Frivolous pursuits

 Precious time wasted in pursuit of the frivolous

‘Twenty minutes was devoted to gossip … a junk-food conversation.’ Illustation: Sturt Krygsman

“Let’s watch a movie,” said my partner. “Sure,” I replied, and we plonked down in front of the screen. The movie was so awful it was like eating junk food.

Afterwards I felt guilty. As a mother, daughter, friend, sibling and woman balancing three jobs, study and domestics, I have so much to do, including sleep, that it’s of great misery to me I didn’t just get up and walk away. I think we all go through that.

I had big reader response to a line in a recent column: that we are not time-poor — rather the problem lies in how we use time. During downtime, instead of doing nourishing things many of us fritter the hours away, often in idle procrastination. But it isn’t just avoidance that chews into our lives.

I kept a diary of all the wasted time to shock myself. I broke it down for an average day of, say, 14 hours. Time on telephone helping a friend through issues: 30 minutes. Time really spent helping through issues was 10 minutes; 20 minutes was devoted to gossiping about things we’ve said to each other 100 times — a junk-food conversation.

There was a petty argument with my partner that wasted energy; 30 minutes of the same repetitive tape, no resolution, getting nowhere. Junk-food arguing.

Plenty of junk-food surfing while working. As in highly forgettable. A video about where cats really go at night (sweet, but really, Ruth?); photos of houses with zillion-dollar bathrooms; story on the stuff people leave on planes; the danger of flea bites; how badly some celebrities have aged (and cosmetic surgery disasters); a video on scariest mountain walks; a TV rerun of Judge Judy about a bitch-fight in a carpark; Facebook and pointless emails. Electronic rubbish-food took up over an hour.

With a few more gossipy calls and unnecessary texts, emails and posts, let’s say I wasted about two hours on junk-food life, equivalent to a full day a week.

I’m not saying we need to be serious. Heavens no. As a hedonist, I recommend giggling time, getting tipsy, partying, schlock films, friendship and silliness. If it’s joyous and helps you unwind and regenerate, go for it. But many of us just flop about not really getting nourishing fun or rest, or bonding time with a friend, being creative or feel-good hormones.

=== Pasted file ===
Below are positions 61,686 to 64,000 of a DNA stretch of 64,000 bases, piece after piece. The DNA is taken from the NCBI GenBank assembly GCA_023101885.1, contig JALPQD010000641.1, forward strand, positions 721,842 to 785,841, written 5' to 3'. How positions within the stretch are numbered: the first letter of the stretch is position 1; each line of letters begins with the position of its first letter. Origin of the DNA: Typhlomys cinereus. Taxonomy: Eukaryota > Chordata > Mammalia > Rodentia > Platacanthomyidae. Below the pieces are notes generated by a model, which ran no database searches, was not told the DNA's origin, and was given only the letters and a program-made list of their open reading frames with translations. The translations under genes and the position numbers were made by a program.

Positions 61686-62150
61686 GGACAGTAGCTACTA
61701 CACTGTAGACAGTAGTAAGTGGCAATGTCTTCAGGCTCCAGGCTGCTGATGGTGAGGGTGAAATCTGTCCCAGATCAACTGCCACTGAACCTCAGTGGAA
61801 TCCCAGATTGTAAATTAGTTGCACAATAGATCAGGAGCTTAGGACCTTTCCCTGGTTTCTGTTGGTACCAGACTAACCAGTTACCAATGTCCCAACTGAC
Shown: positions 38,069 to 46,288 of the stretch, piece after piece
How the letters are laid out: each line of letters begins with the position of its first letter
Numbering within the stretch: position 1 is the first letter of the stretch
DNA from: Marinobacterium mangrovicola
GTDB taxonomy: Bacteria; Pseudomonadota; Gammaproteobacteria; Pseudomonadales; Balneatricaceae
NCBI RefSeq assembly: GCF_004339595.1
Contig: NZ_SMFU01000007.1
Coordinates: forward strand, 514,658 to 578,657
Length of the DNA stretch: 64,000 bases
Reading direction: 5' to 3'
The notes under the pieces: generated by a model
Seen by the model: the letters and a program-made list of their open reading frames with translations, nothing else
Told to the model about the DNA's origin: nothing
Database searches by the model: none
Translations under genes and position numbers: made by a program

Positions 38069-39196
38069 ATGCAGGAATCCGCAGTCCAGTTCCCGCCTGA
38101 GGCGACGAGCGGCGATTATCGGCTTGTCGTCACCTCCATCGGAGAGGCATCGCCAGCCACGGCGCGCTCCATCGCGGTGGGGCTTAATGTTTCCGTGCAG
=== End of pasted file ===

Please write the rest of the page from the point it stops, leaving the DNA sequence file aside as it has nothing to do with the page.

Rather we’re procrastinating, blobbing, feeling guilty, vegging out in front of bad TV; complaining about kids and partners. My Indian totem name should be “Lolling Bear”.

As I got up from the couch my partner quipped: “Well, there’s two hours I’ll never get back again!”

Too aptly spoken.




Malcolm needs to read this. So does Bill and the Crossbenchers as well. Any fool can waste money but, as the man said, when you waste time it is gone forever.

Mr. Micawber

Mr. Micawber

Interesting article. We gave up watching TV 9 years ago. I don’t think we have missed much. I’m not sure about the hedonist idea, but each to their own and we reap what we sow.



Great article. I might start appropriating the concept of ‘junk food time’.



There is a much bigger problem really than time wasted. There is time not used for better things.

A different perspective. Wasted time is time spent on trash like television and movies (refer rubbish bin picture above). Time spent on better things is spent raising the bar. Shakespeare? The Bible! The greats of classical music? J. S. Bach! Recommended better activity for the immediate future – visit Whistler’s mother at the NGV.

I think that what people fail to realise is that their own standards are pretty much worthless because of their ignorance. They know they are getting it wrong. But they have no direction for actually doing better. The answer is to learn enough to be able to identify what history has endorsed as being the best way to go. The best in life is usually rejected with considerable hostility by people in their folly -which is the message of Easter of course. But it can be found if diligently sought.

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